There were two basic pressures for change. One was that home computers were larger, and several fundamental restrictions (the game size being only 128K, the number of objects only 255, the attributes only 32, the properties only 31) were beginning to bite. The other was the drive for more gimmicks - character graphics, flashier status lines, sound effects, different typefaces, and so on. The former led to logical, easy to understand structural changes in the machine (designed by Marc Blank). The latter, in contrast, made a mess of the system of opcodes (designed by committee).
More does not mean better (halving the price of paper does not double the quality of the novel). The relieving of size restrictions only increased design time -- or endangered the quality of the designs being produced. The Version 3 games have a spare, concise literary style which is absent from the later games. (But Inform authors have certainly found Version 3 slightly too small for comfort, and it's useful to be able to spill over its boundaries.)
In August the first Version 4 game ('A Mind Forever Voyaging') reached production. Opinions vary as to whether it was brilliant or awful, but it was certainly a departure (and could not have been written under Version 3). In retrospect there is no doubt about 'Trinity', now generally considered the finest game written: it had previously been shelved as too ambitious for the Version 3 format. Still, most of the new 1985/6 games remained in Version 3: there were still plenty of 8-bit home computers around which were too small for Version 4 games. Despite critical acclaim, the new games consequently did not sell as well. (Brian Moriarty commented that 'Trinity' "sold tolerably well. Better than we'd hoped." But his previous game, the more modest 'Wishbringer', had sold rather better.)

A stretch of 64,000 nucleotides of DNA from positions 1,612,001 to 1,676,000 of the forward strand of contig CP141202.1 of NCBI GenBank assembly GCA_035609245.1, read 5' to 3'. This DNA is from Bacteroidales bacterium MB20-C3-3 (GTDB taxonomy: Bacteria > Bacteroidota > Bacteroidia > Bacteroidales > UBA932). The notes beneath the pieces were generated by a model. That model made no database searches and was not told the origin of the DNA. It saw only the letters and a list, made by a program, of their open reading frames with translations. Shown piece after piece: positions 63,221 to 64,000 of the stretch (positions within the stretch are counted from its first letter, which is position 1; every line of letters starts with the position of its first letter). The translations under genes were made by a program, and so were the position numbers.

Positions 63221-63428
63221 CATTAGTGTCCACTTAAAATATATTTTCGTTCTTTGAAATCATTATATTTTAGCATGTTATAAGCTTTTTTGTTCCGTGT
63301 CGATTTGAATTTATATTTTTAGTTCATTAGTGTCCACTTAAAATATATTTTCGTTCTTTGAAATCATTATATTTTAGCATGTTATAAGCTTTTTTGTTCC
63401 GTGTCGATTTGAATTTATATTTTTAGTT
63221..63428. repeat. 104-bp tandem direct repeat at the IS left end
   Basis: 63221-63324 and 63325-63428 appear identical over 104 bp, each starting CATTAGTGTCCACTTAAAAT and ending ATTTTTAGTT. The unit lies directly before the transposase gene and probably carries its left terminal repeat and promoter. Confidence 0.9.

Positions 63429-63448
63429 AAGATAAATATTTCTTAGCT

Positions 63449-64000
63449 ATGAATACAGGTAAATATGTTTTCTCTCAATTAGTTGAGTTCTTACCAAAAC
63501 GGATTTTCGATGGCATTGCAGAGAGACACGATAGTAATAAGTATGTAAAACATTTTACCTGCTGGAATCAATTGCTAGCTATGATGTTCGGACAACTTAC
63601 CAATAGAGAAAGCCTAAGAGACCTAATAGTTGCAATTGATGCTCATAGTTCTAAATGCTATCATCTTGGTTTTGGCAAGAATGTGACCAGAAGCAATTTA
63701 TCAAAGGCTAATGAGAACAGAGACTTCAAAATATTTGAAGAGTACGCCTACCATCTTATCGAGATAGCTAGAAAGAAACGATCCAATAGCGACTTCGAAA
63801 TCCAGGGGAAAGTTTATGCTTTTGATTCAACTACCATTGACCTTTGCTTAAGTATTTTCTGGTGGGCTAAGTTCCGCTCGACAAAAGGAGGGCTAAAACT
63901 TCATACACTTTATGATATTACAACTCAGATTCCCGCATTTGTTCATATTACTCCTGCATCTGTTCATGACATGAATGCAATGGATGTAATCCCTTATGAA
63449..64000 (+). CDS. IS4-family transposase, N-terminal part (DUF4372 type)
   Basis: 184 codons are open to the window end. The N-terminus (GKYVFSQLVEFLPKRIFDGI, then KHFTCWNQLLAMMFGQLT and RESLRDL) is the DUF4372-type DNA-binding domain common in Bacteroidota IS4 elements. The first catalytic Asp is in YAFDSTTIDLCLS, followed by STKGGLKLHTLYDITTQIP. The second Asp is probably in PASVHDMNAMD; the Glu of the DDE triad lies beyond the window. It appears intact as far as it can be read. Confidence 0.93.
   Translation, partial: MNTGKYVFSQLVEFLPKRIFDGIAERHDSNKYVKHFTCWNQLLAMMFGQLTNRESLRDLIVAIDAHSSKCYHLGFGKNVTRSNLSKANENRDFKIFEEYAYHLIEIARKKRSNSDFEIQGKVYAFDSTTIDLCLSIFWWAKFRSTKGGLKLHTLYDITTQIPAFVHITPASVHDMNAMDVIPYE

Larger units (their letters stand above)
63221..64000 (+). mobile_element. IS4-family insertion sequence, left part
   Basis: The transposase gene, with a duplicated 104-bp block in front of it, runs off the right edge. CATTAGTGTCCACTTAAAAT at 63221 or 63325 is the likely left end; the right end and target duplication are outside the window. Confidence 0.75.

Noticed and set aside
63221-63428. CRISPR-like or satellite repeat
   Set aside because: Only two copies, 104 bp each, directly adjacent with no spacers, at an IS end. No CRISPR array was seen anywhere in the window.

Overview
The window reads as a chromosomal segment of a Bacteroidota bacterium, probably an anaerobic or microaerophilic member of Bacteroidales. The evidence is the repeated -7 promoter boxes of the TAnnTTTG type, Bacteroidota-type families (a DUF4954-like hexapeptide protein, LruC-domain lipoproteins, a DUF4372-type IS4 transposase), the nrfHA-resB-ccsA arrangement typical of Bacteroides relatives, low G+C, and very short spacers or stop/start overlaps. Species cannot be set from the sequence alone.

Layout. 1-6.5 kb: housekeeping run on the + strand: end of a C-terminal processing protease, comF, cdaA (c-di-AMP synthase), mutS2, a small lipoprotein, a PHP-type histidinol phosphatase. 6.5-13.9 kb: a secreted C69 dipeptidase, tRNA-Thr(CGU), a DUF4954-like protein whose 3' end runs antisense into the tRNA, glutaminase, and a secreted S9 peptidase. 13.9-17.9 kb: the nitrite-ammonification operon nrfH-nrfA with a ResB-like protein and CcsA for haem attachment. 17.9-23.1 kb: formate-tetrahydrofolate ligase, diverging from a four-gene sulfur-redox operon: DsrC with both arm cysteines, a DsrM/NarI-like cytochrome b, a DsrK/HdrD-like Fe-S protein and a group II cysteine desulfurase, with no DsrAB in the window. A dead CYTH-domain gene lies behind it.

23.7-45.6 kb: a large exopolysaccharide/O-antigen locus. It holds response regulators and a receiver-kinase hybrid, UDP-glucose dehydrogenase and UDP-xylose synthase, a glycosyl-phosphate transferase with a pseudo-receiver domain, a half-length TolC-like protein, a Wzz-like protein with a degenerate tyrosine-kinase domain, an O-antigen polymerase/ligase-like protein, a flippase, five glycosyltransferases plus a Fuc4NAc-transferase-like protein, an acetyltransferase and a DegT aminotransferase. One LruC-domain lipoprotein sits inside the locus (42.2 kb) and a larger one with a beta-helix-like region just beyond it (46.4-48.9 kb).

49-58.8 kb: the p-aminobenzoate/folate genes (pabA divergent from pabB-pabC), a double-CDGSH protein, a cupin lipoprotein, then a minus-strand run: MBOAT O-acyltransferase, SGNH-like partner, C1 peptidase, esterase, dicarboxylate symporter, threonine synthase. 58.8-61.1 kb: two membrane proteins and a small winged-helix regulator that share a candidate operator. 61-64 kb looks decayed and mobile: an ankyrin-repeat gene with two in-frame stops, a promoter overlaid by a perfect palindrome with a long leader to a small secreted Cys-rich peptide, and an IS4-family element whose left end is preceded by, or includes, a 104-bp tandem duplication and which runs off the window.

Version 5 games began to appear in September 1987 with 'Beyond Zork' and 'Border Zone'. Both of these games needed new features -- character graphics run wild in the case of the former, and real-time keyboard interaction in the latter. The number of opcodes grew ever faster as a result.
Although five old games were re-released in Version 5 editions (with an in-game hints system added, and benefiting from 9-letter word dictionaries, but otherwise as written), the direction was all too clearly away from the old text game into graphics: 'Beyond Zork' can look like a parody of an early mainframe maze game, for instance. Version 6 completed the process during something of a hiatus in 1988, after which the last few increasingly-unrecognisable Infocom games appeared: 'Zork Zero', 'Shogun', 'Journey' and 'Arthur'.
It would be wrong, though, to suggest that Infocom regarded text and graphics as incompatible opposites. Infocom had never been puritanically opposed to graphics --
We have nothing against graphics per se. However, given the quality of graphics currently available on home computers, we would rather use that disk space for additional puzzles and richer descriptions.
The New Zork Times (Spring 1984)
(and, after all, the same author wrote both 'Trinity' and 'Beyond Zork'). Although the old Infocom parser was considered to have passed its sell-by date, Version 6 did not drop textual input in favour of some inane point-and-click interface. Instead, an entirely new parser was devised from scratch ("using the theory of computational linguistics", according to a puff by Stu Galley: broadly an LALR(1) parser).
Infocom gradually ceased to exist during 1987-9 as its financial problems grew. But its products were increasingly regarded as anachronistic and most of its staff had left since the middle years: if Infocom had not finally been wound up, whether it would have continued to release text games of the classical style is arguable.
Two new formats, versions 7 and 8, have recently been devised to cope with large Inform games.
Contents / Preface / Overview
Section 1 / 2 / 3 / 4 / 5 / 6 / 7 / 8 / 9 / 10 / 11 / 12 / 13 / 14 / 15 / 16
Appendix A / B / C / D / E / F